The Browns defense has too many players with a Pro Bowl on the resume — not to mention guys who like to talk — to fly completely under the radar.
But with the lion’s share of the attention being paid to quarterback Baker Mayfield, receiver Odell Beckham Jr. and the offense, the defense has been overshadowed, if not overlooked, during the preseason.
“It’s cool, it’s cool, it’s cool,” defensive tackle Larry Ogunjobi said during training camp. “Defense wins championships, everybody knows that. It’s Sundays, getting on the field, doing what we do. The credit will come when Sunday comes.”
Coach Freddie Kitchens is an offensive guy. He played quarterback at Alabama, then spent his time as an NFL assistant coaching tight ends, quarterbacks and running backs.
He’s in charge of the entire team now and repeatedly called out reporters for not asking about the defense — even if they had. He was sending a message.
“Freddie came in the first day of training camp, said football games are going to be won with this room on defense right here,” middle linebacker Joe Schobert said. “I think everybody in the building has gotten the message and is backing it. With Coach Wilks leading the way, everybody expects to be one of the better defenses in the NFL.”
Steve Wilks was hired as defensive coordinator to replace the bombastic Gregg Williams, who spent two years with the Browns and went 5-3 as interim coach last season after Hue Jackson was fired. The defense ranked 30th overall last year, 28th against the run and 25th against the pass.
Wilks is more measured than Williams — and doesn’t mind fading into the background — and won over the players by giving them the freedom they craved but were denied under Williams.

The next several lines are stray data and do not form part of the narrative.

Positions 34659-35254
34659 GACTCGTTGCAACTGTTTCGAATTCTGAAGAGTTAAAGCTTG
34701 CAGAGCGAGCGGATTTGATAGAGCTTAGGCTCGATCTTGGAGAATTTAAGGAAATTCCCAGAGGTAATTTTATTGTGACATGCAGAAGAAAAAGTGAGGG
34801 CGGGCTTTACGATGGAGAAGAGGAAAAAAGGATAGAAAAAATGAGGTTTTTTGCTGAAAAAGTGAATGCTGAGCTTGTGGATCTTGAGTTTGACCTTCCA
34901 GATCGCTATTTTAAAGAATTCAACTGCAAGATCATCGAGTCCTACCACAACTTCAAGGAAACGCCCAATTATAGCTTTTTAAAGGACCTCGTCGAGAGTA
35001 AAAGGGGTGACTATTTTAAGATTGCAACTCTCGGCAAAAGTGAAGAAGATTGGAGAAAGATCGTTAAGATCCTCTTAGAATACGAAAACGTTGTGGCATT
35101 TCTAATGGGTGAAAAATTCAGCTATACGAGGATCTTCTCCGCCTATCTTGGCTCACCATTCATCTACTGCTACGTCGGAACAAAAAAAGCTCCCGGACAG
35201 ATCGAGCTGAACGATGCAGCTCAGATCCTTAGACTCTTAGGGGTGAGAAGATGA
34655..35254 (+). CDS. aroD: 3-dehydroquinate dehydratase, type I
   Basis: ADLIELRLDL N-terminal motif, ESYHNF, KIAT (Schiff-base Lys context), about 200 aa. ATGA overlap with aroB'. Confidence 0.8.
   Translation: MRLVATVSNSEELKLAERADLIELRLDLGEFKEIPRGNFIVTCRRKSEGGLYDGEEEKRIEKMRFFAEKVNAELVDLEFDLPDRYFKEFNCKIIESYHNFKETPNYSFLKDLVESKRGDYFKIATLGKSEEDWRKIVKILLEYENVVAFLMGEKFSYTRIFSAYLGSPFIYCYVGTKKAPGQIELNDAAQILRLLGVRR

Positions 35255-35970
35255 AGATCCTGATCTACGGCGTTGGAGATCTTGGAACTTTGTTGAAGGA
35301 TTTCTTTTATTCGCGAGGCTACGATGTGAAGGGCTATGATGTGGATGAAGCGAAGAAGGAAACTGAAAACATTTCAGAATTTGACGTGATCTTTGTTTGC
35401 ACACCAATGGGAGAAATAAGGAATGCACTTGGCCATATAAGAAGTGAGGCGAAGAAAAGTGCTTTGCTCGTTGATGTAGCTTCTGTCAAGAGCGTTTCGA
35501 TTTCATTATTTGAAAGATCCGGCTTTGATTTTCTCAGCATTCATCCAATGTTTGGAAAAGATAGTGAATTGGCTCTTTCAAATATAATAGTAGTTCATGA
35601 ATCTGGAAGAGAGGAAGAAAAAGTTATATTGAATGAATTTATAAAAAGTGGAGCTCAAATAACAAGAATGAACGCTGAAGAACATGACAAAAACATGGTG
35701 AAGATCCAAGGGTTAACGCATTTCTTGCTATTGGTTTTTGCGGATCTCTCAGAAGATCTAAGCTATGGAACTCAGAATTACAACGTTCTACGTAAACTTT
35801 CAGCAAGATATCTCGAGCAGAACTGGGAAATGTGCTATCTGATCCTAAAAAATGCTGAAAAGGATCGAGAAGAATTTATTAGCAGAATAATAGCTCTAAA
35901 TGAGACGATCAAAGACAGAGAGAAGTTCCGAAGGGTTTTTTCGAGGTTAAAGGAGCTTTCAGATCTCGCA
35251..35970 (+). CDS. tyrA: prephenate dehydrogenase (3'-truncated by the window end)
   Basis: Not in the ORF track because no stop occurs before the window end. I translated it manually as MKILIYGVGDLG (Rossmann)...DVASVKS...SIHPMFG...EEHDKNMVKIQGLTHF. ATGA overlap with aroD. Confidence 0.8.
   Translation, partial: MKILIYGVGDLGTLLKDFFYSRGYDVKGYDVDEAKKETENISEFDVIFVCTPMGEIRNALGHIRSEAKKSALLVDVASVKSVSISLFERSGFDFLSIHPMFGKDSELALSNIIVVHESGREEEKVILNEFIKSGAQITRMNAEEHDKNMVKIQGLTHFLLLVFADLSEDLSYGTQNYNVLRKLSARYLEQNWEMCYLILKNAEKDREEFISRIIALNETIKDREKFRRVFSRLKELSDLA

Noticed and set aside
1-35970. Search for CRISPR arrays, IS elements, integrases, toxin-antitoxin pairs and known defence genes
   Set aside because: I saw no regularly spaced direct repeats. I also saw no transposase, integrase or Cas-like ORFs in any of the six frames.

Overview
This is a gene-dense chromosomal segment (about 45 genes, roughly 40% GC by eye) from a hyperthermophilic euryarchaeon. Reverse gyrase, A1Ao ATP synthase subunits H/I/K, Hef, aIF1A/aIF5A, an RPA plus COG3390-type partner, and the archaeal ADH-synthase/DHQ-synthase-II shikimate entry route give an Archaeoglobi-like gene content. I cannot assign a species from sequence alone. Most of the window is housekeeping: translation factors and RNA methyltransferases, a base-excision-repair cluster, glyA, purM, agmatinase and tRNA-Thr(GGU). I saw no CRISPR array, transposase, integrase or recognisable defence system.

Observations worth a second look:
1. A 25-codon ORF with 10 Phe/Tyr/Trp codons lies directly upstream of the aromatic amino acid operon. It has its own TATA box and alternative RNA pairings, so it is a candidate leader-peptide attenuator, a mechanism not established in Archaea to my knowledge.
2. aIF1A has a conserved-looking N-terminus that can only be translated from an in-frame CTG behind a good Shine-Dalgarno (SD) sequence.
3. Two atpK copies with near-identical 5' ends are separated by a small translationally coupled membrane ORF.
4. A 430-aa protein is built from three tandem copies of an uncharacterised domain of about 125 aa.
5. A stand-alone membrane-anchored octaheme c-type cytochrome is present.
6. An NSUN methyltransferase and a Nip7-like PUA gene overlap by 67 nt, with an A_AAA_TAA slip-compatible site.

End Myles Garrett felt stifled, complaining Williams limited him to a pair of pass rush moves. The No. 1 pick in 2017 doesn’t plan on being overlooked for long, with the goal of being NFL Defensive Player of the Year.
“I think we’re underrated right now, not many people are looking at us as a defense because we have such a spectacular offense and the guys that we have,” he said. “Our defense, it’s going to creep up on people and they’re going to start to understand, but we have to put the work in and we have to put our money where the mouth is.”
The defense more than held its own during the physical training camp practices and totaled 19 sacks in four preseason games. Center JC Tretter, a Cornell graduate, said Wilks makes it tough for the offense to recognize what’s coming.
“They throw a lot at you. And that’s going to be tough for other teams to figure out what they’re doing,” he said. “They do a great job of disguising and moving around and getting in different positions.
“They’re not a team that’s just going to sit in their base defense and just going to rotate three calls over and over again. They’re going to keep throwing stuff at you and find where your weak spot is.”
Opposing coaches might pull out their hair searching for the weak spot on the Browns defense.
Kitchens insists the line is the strength of the team with Garrett and Olivier Vernon at end, Sheldon Richardson and Ogunjobi at tackle and plenty of quality depth. Garrett, Vernon and Richardson have been to the Pro Bowl, and Garrett predicted Ogunjobi is headed for one this season.
“They definitely could be one of the most chaotic causing defensive lines in the history of the NFL,” Schobert said. “If everybody stays healthy up there, there’s a lot of powerful dudes. There’s a lot of dudes on that D-line past the top four who are going to be disruptive. If they all stay healthy and they get a good pitch count and everybody gets reps and is fresh during the game, there’s no telling how good they can make the rest of the defense look.”
The secondary is led by cornerback Denzel Ward, who made the Pro Bowl as a rookie last year, and free safety Damarious Randall, who had four interceptions and belonged in the Pro Bowl discussion. Terrance Mitchell and TJ Carrie are experienced veterans joined by second-round rookie Greedy Williams at cornerback. Morgan Burnett, Jermaine Whitehead and Eric Murray enable Wilks to use the three-safety packages he prefers.
The linebackers are considered the weak link by some, but Schobert was a Pro Bowler in 2017 and Christian Kirksey has been a tackle machine when healthy. All three levels have talent.
“I feel like we can be very dominant,” Ward said. “I feel we’ve got a great defensive line and we’ve just got to go out and show it and prove it day in and day out once the season gets started.”